Pondering technology, and returning to the run commute.

I had a graphic reminder of how over reliant I am on technology today, as I sat in the bus on the way to work and realised I’d forgotten my phone! I’d already been pondering how rapidly technology moves on, having caused my poor son massive confusion by referring to a “Walkman” instead of an iPod. I still think of Walkmen as quite new, but of course my son had no idea what it meant.

Son “Wait. A what?”

Me “I meant my iPod. A Walkman is what I had when I was your age. Like an iPod but it played cassettes.”

Son “You mean like Starlord has in Guardians of the Galaxy?”

Me “Exactly what Starlord has.”

Starlord and his Walkman. (C) Guardians of the Galaxy.

Strange that he knows about a now obsolete piece of tech from a sci-fi movie.

Anyway, there I was on the bus without my phone. How was I to spend my journey? I couldn’t read the headlines or check my emails, catch up on Facebook or see who was already out running on Strava, I couldn’t even play a game.

Also today was my much anticipated first run commute since November, snowed off last week, and without my phone I couldn’t record it using GPS. The horror!

Talk about first world problems. It’s not as if I was going to have to rely on pen and paper or anything that archaic, I still had my Fitbit. But it would be estimating the distance by the number of steps I took, not accurately measuring it with the help of satellites.

I’m not yet so obsessed with running that this was my first thought. I did initially worry in case either of the kids had an accident or emergency at school in the time it took me to get to work and notify people that I was without phone. Then I worried what would happen if I was in an accident and couldn’t let people know. As a child I knew, by heart, a great many phone numbers. Now I know my mums, my work and my own. I have no need to remember any others, the phone does it for me.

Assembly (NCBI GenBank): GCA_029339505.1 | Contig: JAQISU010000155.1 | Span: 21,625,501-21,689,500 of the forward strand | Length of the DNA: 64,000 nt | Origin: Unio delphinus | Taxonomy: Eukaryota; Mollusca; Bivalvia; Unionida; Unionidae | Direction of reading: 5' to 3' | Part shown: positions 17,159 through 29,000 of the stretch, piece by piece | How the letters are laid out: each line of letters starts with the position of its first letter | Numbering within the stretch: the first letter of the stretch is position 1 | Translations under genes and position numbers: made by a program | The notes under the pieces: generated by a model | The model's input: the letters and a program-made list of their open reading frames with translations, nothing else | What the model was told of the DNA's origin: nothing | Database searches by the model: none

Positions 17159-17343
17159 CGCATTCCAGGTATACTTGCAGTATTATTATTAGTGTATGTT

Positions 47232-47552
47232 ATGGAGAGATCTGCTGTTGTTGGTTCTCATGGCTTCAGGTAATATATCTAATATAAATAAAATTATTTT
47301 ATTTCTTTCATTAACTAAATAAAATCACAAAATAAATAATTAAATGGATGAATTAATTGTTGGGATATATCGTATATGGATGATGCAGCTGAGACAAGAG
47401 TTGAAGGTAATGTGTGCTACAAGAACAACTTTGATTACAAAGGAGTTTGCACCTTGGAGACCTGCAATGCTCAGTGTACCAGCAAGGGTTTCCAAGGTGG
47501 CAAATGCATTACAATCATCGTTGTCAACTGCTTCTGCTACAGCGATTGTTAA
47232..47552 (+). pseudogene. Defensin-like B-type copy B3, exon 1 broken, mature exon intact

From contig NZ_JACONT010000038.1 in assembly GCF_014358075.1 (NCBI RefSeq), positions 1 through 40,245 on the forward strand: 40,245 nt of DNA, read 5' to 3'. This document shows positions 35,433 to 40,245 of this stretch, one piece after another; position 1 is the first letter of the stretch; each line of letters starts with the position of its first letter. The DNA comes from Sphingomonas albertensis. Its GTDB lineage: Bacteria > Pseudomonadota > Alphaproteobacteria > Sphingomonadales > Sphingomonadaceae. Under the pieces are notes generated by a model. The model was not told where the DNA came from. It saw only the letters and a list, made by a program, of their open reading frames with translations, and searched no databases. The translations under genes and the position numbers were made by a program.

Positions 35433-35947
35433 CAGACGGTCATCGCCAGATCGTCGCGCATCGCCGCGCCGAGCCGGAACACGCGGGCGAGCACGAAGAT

Then I worried I was worrying too much, which was when I switched to thinking about the run home.

When I do my run commute I only run home from work, not to work. The main reason for this is that my workplace doesn’t have showers, and I wouldn’t want my poor colleagues sat in a warm office with me all day after I’d done a run. I suppose I could set off really early, run to the gym, shower and change there, then get to bus to work. But I’ve never been a morning person and the idea of waking even earlier horrifies me!

Image from Pinterest.

What with the worrying and the pondering I’d finished my bus journey before I knew it. So also a reminder that I can cope without my phone!

The run home went well. I took it slow and steady, and when I felt I had to walk for a bit I slowly counted to 30 and then started running again. That only happened three times, although there were other pauses at traffic lights. I’m hoping imposing a time limit on the walking breaks will help quell the urge to just keep walking a bit more before I speed up, then a little further, then maybe I’ll start running again at that lamppost… and hopefully also I’ll soon be back to not needing walking breaks.

But how can I trust that distance?

So, a perfectly acceptable run, despite being untracked. It’s almost as if running is possible without all the fancy gizmos and gubbins we surround ourselves with now ūüėČ

That said I did log in and manually add it to Strava almost as soon as I got in. I admit it, I’m totally over reliant on technology!


Kneading to stop thinking.